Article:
I want to put this in big, bold letters: I believe that in this day and time, only distributed leadership will allow public schooling to stand. The needs are just so great, and the limitations of one human mind so real, that we can't possibly move forward or grow without a model that makes room for leadership to arise from the ground up in all kinds of ways. Right now, I am learning first-hand about this--and it is fascinating.

In my building, there is a grassroots work emerging, where a small group of staff members “accidentally” discovered our common love of strategy and problem-solving around school culture.  Our principal has brilliantly opened the door to this personal ownership of the school’s work.  She has given the green light to creating our committee, securing funding to pay many of us to work over the summer.  She let us plan the opening day of school meeting for staff, in which we arrived at homegrown solutions affecting us all.

Essentially, the existing systems for school operations, particularly in urban centers, have holes in them.  If we wait for our school district to create solutions that make our buildings run safely, keep employee morale high, and encourage student/family ownership over learning, it will be a very long wait.  High-needs schools like ours just look different from most other buildings in our district. This is no one’s fault, but it absolutely points up the need for differentiation.  In light of these unique needs, we have two choices: wait to be saved, or throw our own capes on!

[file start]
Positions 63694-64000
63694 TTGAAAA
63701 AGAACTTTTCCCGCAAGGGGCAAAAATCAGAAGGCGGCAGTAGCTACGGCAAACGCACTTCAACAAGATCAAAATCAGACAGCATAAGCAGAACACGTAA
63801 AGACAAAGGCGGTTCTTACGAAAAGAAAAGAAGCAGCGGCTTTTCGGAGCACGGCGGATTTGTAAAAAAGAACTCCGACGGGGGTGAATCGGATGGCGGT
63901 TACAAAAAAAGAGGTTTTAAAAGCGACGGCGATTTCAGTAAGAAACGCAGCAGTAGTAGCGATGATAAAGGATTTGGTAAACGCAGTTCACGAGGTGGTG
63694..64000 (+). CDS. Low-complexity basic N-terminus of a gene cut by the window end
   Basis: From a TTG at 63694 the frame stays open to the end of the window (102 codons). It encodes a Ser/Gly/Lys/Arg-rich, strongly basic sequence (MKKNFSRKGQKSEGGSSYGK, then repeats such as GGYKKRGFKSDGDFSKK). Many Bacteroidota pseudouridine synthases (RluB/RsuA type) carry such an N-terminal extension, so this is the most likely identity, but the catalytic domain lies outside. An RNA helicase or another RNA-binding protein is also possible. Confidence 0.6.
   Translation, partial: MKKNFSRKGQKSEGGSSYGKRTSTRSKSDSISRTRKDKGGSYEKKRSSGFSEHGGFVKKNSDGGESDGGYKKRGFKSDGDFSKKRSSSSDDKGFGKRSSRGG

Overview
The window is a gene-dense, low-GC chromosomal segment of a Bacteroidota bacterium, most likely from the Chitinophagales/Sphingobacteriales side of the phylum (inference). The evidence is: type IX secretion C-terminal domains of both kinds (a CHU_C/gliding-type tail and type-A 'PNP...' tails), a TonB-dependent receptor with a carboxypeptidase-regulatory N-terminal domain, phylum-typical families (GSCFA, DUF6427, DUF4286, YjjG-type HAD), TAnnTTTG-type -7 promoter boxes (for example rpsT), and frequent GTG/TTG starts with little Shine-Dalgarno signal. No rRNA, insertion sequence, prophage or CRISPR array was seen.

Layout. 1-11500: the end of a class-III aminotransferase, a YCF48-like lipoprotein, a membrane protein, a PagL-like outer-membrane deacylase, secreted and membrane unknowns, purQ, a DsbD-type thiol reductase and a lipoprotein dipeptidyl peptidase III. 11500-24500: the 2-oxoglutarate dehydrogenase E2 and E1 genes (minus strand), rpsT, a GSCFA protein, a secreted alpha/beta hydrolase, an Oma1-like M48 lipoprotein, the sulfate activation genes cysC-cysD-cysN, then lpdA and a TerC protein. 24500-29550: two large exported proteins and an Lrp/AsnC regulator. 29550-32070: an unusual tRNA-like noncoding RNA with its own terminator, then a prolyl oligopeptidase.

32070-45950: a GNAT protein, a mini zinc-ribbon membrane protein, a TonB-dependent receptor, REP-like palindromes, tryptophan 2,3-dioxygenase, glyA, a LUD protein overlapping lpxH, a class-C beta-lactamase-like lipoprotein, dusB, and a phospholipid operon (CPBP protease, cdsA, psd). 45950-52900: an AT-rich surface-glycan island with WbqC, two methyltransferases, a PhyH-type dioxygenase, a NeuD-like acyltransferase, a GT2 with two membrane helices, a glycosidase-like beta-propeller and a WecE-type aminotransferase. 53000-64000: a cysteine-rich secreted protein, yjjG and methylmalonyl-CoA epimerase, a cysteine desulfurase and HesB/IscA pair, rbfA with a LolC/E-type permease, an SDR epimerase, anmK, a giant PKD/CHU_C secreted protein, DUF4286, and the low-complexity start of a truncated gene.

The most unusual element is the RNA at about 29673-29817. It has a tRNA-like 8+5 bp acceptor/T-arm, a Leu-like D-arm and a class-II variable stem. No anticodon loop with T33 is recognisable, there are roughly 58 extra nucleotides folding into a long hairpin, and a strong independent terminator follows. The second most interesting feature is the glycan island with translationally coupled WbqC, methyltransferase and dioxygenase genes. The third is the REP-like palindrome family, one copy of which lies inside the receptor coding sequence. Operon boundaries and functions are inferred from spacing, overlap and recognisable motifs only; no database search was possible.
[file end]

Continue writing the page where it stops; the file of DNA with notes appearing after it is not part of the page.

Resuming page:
Our Jethro is Here

It is literally, physically impossible for one person to do all that a public school like ours requires.  This year we are realizing that we must own this work in order to have the school culture we envision. Our core group has learned that “owning” the work does not look like signing our names to lists of required committee choices--or at least not in this case, since the choices do not exist.  We literally stumbled upon our work, but now recognize that it need not be a stumble.  We are coming to believe it may be as simple as a group of similarly invigorated folks coming together to find solutions...and creating an ongoing shared commitment to it.  This is truly grass roots delegation, in that it is self-appointed, -realized and -driven.  It can only work when the particular work happens to also advance the goals of the administrator and higher administration, of what if, even beyond our small group, across our building we could find those sweet spots where the self-designed and the organically necessary intersect? This is our new question.